“The women on reality TV all look the same,” she says. “In the ’70s, the feminists were ﬁghting to stop women feeling like they had to do that sort of stuff [like plastic surgery]. Women have a right to look glamorous, but I don’t feel like they are empowering themselves by doing it. It feels like conformity. The creepy notion of the word ‘reality’ now is that it bears no resemblance to reality as we live it.”
“The women on reality TV all look the same. In the ’70s, feminists fought against that”
This is a key reason she decided to host the new SBS series Every Family Has A Secret. From paternity questions to criminal histories, the threeepisode program follows six ordinary Australians as they try to unearth the skeletons in their family’s closets. “The stakes are real and sky-high for these people, and you’re seeing people at their rawest and their most vulnerable,” says Hazlehurst. “For me, that’s reality. They aren’t acting. They are being.”
Hazlehurst learnt the importance of the latter from time spent with children during her twodecade stint on Play School. In fact, of all the roles she’s had (which include in TV shows A Place To Call Home, The Letdown and The Sullivans as well as in ﬁlms Truth and Ladies In Black), it’s her time on the ABC children’s program she’s most proud of. “Play School taught me about communicating more than any job I’ve ever done. I get stopped in the street every day to talk about it. And I love that. My mum used to say, ‘When people stop talking to you about your work, that’s when you’ve got to worry.’”
Her tenure on the show ended in 2001, when they stopped recording it live and started breaking the show into segments. “It became too perfect. Whereas if we made a mistake, they wanted us to get out of it so we could model for children that practice makes progress, not practice makes perfect. Because there is no such thing as perfect.”
It’s evident how passionate Hazlehurst, a fourth-generation performer, is about teaching and inspiring youth. She’s patron of the Australian Children’s Laureate and has also written a children’s TV program, which she hopes will be picked up by a network. Hazelhurst says it’s aimed to be a “safe haven” for kids, and is derived from her famous 2016 Logies Hall of Fame
speech where she called out racism and intolerance in the industry, and asked for more kindness across TV screens.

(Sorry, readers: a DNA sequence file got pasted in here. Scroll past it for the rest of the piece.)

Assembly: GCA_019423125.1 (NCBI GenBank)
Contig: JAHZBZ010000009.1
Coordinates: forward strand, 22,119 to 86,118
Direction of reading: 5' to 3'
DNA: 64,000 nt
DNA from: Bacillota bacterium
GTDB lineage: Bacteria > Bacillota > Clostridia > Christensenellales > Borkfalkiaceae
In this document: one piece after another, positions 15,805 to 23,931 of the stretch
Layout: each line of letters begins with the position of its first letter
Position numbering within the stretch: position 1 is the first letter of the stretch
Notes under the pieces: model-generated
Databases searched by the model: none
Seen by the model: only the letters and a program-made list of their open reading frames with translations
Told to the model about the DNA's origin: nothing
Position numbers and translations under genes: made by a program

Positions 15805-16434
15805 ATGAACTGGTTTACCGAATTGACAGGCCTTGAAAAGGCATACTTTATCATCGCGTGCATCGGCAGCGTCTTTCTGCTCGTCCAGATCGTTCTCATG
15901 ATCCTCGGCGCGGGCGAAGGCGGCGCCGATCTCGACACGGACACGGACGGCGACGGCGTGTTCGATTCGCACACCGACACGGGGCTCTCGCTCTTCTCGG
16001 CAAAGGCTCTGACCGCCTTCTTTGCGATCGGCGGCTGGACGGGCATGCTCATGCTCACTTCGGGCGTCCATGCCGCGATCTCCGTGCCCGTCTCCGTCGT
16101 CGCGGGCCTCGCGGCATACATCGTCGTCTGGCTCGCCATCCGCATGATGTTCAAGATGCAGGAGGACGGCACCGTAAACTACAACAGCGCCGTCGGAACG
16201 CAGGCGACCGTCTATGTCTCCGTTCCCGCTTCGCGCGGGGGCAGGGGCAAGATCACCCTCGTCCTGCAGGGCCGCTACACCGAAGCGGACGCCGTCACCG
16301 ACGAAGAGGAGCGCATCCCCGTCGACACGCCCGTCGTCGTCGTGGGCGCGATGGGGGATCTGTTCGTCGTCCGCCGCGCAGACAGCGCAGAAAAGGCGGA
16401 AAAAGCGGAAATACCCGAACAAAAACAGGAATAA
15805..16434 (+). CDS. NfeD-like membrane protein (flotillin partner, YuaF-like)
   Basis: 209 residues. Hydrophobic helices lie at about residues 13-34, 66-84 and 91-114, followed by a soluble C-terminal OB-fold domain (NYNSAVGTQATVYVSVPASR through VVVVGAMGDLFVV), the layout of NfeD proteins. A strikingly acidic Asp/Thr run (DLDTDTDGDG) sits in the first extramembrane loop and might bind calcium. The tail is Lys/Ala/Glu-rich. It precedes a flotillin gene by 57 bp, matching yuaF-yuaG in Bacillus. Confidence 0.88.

“The need for good news has never been more acute,” she tells Stellar. “Unless a child has someone to point out there are wonderful people and wonderful initiatives happening, the world must seem like, and often is, a terrifying place.” She also believes children are great teachers. “They can be a pain in the arse and they are hard work but, like I said in my Logies speech, children make me old and keep me young.”
Hazlehurst makes no secret of her wish to become a grandmother one day (“Charlie has just got married, so... it would be amazing”), but in the meantime she is cherishing the bond she has with her sons. “I’m very proud of my boys. They aren’t robbing old ladies – only their mother!” she jokes. “I’m very lucky. They love me. We talk four or ﬁve times a week.”
Foxtel executive director of TV Brian Walsh became close to Hazlehurst during her years ﬁlming A Place To Call Home, and tells Stellar that while she is widely seen as an actor of distinction, “When
she lets her hair down, Noni is a real party girl. Noni loves life, adores her sons and cherishes her friends.” Walsh saw her performance in Mother, says she was “a revelation” and eagerly awaits her showing it to the world. “I would love to see her work internationally,” he says. “Age was no barrier to Jacki Weaver and it certainly isn’t going to stop Noni.”
If Hazlehurst’s career has seemed charmed, it has at times also been a struggle – both emotionally and ﬁnancially. But for her, there has never been another option, or a more attractive plan B. “I love what I do – I love telling stories. And getting feedback that the story has meant something to someone is what keeps me going.”
Every Family Has A Secret premieres 7.30pm, Tuesday June 25, on SBS.
“Play School taught me about communicating more than any job I’ve ever done”
NONI WEARS Country Road coat, countryroad.com.au; COS top, cosstores. com/au; Perri Cutten pants, davidjones.com; Oscar de la Renta necklace, pierrewinter Sportmax shoes, sportmax.com
NONI WEARS (left) Witchery top, witchery.com.au; Kenneth Jay Lane earrings, pierrewinter her own ring (worn throughout); (below right) Marni dress, from the Sydney boutique, (02) 9327 3809; Pierre Winter necklace,
(from top) Noni Hazlehurst with her sons (from left) William and Charlie after she was inducted into the Logie Hall of Fame in Melbourne in 2016; as a presenter on Play School in 1991; in the upcoming Every Family Has A Secret with Marie-Anne Keeffe, a participant on the series.